Many and varied attempts have been made over a number of years to produce a granulated sugar product with similar appearance to sugar, the same sweetness and half the bulk density. The product should, when dispensed by a variety of measures eg., spoons, deliver less, preferably, only half or less, of the weight for the same sweetness when compared with granulated sugar. The product should also exhibit the “crunch” and reflective appearance of granulated sugar.
  • [0006]
    The present invention has been made from a consideration of this problem and in order to provide a granulated sugar product having one or more of the above-mentioned characteristics.
  • SUMMARY OF THE INVENTION
  • [0007]
    According to one aspect of the invention there is provided a granulated sugar product comprising a core material substantially of a granulated first sugar material and a surface material substantially of a second sugar material, wherein the second sugar material is less dense than the first sugar material and wherein the density of the first sugar material is in the range of 0.60-1.20 g/cm3 and wherein the density of the second sugar material is in the range of 0.01-0.55 g/cm3, and wherein the surface material comprises substantially a second sugar, dextrins, sorbitol, mannitol, starch, cellulose, inulin, glycogen, xylitol, levoglucason or maltol (and ethyl derivative).
  • [0008]
    The density of the first sugar material is preferably in the range of 0.70-1.10 g/cm3, more preferably, in the range of 0.75-1.05 g/cm3, even more preferably, in the range of 0.80-1.00 g/cm3, and most preferably, in the range of 0.85-0.95 g/cm3.
  • [0009]
    The density of the second sugar material is preferably in the range of 0.02-0.50 g/cm3, more preferably, in the range of 0.04-0.40 g/cm3, even more preferably, in the range of 0.05-0.35 g/cm3, still more preferably, in the range of 0.05-0.30 g/cm3, and most preferably, in the range of 0.10-0.20 g/cm3.
  • [0010]
    The surface material may cover only some or all of the surface of the first sugar granule. The product may also incorporate a sweetener, preferably a high intensity sweetener.
  • [0011]
    In this manner, a granulated sugar product can be provided with an overall bulk density less than the bulk density of the granulated first sugar and, therefore, act as a lighter alternative to the first sugar product whilst maintaining the granulated form and “crunch.” Furthermore, by the use of appropriate quantities of sweeteners, a lighter product with the same sweetness as the first sugar may be obtained.
  • [0012]
    The overall bulk density of the granulated sugar product before packing is preferably in the range of 0.10-0.65 g/cm3, more preferably, in the range of 0.15-0.55 g/cm3, even more preferably, in the range of 0.20-0.50 g/cm3, and most preferably, in the range of 0.25-0.45 g/cm3. Following packing, the overall bulk density of the granulated sugar product is preferably in the range of 0.20-0.90 g/cm3, more preferably, in the range of 0.30-0.80 g/cm3, even more preferably, in the range of 0.40-0.70 g/cm3, and most preferably, in the range of 0.44-0.60 g/cm3.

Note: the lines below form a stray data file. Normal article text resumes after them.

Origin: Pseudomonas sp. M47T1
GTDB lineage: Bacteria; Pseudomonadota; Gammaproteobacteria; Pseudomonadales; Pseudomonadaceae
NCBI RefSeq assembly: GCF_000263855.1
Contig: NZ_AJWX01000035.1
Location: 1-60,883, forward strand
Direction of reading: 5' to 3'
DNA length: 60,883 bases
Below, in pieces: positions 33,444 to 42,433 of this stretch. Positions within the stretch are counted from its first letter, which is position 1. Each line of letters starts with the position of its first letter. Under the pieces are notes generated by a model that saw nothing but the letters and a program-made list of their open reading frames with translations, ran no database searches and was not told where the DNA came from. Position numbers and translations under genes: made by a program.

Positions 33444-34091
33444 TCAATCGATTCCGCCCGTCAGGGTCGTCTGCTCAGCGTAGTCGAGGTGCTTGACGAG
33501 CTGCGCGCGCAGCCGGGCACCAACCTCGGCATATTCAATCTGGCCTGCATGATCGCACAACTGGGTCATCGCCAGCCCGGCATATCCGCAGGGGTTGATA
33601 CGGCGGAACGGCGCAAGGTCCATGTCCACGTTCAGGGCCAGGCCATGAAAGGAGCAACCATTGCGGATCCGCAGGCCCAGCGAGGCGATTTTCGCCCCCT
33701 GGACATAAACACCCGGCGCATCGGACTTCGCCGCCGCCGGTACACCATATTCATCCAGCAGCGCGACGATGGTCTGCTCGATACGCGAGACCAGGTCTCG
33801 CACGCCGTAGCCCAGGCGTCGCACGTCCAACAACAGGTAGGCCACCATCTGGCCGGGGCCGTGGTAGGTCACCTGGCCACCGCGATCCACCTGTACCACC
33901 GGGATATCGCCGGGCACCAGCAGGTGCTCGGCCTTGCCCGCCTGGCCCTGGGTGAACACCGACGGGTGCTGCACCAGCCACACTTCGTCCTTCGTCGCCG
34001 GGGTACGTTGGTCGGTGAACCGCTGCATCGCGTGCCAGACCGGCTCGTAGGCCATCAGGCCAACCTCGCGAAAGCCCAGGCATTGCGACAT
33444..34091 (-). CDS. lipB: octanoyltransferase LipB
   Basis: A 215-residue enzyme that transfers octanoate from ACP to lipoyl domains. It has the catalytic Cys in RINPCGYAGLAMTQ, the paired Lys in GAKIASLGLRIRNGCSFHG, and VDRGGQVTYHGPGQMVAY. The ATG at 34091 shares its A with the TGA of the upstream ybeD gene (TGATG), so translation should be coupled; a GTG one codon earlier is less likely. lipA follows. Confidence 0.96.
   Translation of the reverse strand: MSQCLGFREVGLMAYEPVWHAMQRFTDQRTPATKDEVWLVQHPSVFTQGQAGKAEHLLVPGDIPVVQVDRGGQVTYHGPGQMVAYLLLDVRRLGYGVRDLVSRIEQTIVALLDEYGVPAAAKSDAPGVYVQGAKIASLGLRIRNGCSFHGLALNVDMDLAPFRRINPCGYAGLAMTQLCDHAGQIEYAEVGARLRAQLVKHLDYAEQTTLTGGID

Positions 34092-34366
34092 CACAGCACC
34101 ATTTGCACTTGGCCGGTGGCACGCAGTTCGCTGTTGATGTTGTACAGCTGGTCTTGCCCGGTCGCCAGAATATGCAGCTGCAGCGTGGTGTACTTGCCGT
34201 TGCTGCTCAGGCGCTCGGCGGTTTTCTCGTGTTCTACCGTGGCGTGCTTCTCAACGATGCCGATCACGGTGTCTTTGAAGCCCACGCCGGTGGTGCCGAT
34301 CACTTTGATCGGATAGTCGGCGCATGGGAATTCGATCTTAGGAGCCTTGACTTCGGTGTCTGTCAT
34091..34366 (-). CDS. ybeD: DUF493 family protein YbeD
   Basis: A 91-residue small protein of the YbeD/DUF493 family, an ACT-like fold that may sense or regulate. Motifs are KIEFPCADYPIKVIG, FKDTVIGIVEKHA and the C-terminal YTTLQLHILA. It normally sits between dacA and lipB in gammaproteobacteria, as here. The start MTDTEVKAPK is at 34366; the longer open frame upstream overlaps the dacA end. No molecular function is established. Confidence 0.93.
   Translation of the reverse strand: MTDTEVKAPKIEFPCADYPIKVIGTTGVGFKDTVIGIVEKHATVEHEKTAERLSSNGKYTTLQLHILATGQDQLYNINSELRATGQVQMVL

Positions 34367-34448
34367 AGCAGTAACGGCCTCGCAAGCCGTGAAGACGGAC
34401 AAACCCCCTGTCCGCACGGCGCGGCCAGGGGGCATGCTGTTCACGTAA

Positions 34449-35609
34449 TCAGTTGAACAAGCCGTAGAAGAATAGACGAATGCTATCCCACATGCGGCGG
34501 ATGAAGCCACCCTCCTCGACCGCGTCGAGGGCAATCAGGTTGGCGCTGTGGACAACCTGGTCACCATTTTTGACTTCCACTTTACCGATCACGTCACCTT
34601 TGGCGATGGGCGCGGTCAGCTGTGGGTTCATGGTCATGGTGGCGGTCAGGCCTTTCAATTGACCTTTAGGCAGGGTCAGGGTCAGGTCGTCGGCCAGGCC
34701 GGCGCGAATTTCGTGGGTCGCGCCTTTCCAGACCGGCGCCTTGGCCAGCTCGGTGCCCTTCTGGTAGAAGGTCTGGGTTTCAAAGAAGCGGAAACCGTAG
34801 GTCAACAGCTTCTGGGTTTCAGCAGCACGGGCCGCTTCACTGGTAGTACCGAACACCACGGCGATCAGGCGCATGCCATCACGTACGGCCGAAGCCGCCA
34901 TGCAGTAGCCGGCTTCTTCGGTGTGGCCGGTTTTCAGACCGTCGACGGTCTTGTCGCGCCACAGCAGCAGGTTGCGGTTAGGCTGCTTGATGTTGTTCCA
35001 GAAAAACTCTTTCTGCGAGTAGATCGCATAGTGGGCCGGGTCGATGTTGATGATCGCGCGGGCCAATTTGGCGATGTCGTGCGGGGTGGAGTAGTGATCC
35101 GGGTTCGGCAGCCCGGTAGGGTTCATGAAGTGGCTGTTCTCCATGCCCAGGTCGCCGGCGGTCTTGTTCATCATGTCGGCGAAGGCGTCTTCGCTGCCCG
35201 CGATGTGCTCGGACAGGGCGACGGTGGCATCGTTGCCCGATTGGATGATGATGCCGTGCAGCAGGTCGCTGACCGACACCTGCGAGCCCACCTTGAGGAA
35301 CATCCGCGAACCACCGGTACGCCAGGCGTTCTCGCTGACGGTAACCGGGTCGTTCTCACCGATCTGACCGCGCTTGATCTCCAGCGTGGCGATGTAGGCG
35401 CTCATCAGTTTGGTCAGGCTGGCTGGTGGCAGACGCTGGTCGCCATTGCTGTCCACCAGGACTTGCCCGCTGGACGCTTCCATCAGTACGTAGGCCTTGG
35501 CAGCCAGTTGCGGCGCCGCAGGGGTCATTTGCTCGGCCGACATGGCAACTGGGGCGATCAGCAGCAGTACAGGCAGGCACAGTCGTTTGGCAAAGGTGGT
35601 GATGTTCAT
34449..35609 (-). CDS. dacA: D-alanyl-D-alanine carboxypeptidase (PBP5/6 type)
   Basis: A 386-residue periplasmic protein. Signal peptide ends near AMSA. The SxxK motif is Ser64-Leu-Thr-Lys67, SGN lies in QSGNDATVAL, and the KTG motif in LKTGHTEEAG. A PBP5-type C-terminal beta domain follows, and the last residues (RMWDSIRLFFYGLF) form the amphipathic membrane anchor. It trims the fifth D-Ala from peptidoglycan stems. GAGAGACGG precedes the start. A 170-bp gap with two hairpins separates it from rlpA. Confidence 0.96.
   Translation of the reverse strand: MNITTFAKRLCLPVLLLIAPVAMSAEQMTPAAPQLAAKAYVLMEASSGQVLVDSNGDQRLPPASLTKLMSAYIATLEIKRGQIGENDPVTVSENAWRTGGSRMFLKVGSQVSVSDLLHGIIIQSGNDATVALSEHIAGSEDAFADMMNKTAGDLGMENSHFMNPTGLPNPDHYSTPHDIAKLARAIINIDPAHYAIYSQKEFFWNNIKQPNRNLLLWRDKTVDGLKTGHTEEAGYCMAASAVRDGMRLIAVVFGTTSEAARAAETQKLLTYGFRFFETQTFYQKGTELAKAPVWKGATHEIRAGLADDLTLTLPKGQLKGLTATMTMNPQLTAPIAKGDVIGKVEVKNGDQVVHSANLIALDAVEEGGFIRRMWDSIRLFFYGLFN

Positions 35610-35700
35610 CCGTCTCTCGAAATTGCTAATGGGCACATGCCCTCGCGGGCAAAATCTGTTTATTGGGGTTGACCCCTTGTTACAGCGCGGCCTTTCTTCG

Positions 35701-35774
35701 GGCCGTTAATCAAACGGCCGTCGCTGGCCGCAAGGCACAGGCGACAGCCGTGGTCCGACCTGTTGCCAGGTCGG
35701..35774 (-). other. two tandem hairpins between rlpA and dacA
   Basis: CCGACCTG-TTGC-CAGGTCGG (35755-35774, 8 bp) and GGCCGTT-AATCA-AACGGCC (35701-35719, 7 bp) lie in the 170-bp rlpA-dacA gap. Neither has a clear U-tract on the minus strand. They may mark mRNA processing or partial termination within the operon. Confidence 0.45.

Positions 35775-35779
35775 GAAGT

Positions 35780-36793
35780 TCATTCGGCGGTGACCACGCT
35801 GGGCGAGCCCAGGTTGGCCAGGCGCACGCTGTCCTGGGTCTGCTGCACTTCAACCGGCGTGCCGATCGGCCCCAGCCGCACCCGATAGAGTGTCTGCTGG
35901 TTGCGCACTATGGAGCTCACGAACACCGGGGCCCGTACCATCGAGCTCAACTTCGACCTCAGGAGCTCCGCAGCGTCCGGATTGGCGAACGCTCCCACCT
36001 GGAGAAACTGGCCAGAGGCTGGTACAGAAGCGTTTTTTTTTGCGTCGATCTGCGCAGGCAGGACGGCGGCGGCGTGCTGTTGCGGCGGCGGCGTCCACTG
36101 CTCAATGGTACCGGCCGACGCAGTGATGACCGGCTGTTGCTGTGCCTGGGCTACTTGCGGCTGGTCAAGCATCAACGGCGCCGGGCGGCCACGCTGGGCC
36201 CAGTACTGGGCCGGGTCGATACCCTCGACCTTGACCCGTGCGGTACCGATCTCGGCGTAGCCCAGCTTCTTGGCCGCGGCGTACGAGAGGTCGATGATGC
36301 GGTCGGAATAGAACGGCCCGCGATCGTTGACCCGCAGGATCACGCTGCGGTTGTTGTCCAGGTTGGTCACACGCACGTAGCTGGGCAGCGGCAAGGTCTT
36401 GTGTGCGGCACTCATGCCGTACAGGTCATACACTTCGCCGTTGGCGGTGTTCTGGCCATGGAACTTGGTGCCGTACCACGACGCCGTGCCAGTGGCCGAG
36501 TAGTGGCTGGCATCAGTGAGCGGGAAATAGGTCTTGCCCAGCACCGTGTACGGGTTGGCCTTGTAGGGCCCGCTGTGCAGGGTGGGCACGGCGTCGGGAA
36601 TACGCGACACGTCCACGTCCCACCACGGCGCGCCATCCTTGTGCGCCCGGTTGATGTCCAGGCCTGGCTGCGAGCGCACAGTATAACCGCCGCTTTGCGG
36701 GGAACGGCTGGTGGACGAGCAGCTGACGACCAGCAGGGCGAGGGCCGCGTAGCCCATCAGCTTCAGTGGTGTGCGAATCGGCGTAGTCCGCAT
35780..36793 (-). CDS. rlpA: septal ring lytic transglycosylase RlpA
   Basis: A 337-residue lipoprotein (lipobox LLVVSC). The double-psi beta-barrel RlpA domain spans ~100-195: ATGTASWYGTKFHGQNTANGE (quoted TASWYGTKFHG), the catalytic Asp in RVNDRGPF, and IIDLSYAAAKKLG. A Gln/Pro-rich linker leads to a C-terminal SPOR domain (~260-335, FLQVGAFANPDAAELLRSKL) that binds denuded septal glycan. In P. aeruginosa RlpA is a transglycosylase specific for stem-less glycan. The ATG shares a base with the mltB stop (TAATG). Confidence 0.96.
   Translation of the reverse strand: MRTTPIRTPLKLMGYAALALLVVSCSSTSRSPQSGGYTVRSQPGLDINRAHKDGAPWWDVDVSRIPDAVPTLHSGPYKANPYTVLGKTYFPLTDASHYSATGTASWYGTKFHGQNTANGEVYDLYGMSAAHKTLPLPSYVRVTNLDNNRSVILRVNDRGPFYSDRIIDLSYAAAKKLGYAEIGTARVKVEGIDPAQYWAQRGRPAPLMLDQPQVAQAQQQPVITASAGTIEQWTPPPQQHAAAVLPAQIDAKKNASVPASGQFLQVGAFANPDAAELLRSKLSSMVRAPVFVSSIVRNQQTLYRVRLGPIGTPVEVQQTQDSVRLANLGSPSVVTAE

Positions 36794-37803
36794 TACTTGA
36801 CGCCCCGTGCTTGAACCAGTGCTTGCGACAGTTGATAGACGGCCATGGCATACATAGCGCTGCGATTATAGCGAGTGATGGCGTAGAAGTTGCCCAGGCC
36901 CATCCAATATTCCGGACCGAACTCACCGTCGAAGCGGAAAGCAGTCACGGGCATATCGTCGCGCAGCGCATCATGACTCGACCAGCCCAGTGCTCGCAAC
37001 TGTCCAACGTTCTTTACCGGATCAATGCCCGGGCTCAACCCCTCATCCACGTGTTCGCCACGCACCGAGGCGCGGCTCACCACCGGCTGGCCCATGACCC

• [0013]
    The reduction in calories per unit volume of the granulated sugar product with respect to traditional sugar is preferably in the range of 5-60%, more preferably, in the range of 10-50%, even more preferably, in the range of 15-40%, and most preferably, in the range of 20-30%.
  • [0014]
    Preferably, the first sugar is sucrose but any granulated sugar product may be used. By granulated is meant such products as would include, for instance, commercial table sugar and caster sugar but not icing sugar. Thus, typically granulated may imply having crystals of at least 0.1 mm or between about 0.1 mm and 1.0 mm, more preferably 0.2 mm and 0.8 mm and including specifically caster sugar having crystals in the range 0.27 to 0.34 mm and conventional granulated or table sugar having crystals in the range 0.60 to 0.67 mm. Preferably, the crystal sizes are in the range 0.27 mm to 0.67 mm.
  • [0015]
    The second sugar may be selected from any sugar product. Preferably, it may be selected from sucrose, glucose (dextrose, anhydrous & mono), fructose, lactose (anhydrous and hydrated), maltose, Ribose, galactose, dried glucose syrups, grape sugar, arabinose, raffinose, mannose, rhaimnose, iso-maltose, gentobiose, trehalose, cellobiose, neohesperidose, maltotriose, parose, neokestose, stachyose.
  • [0016]
    The sweetener may be any sweetener. Preferably, the sweetener is selected from sorbitol (E420), mannitol (E421), isomalt (E953), maltitol (E965), lactitol (E966), xylitol (E967), acesulfame K (E950), aspartame (E951), cyclamic acid and sodium and calcium salts (E952), saccharin and its sodium, potassium and calcium salts (E954), thaumatin (E957), neohesperidine DC (E959).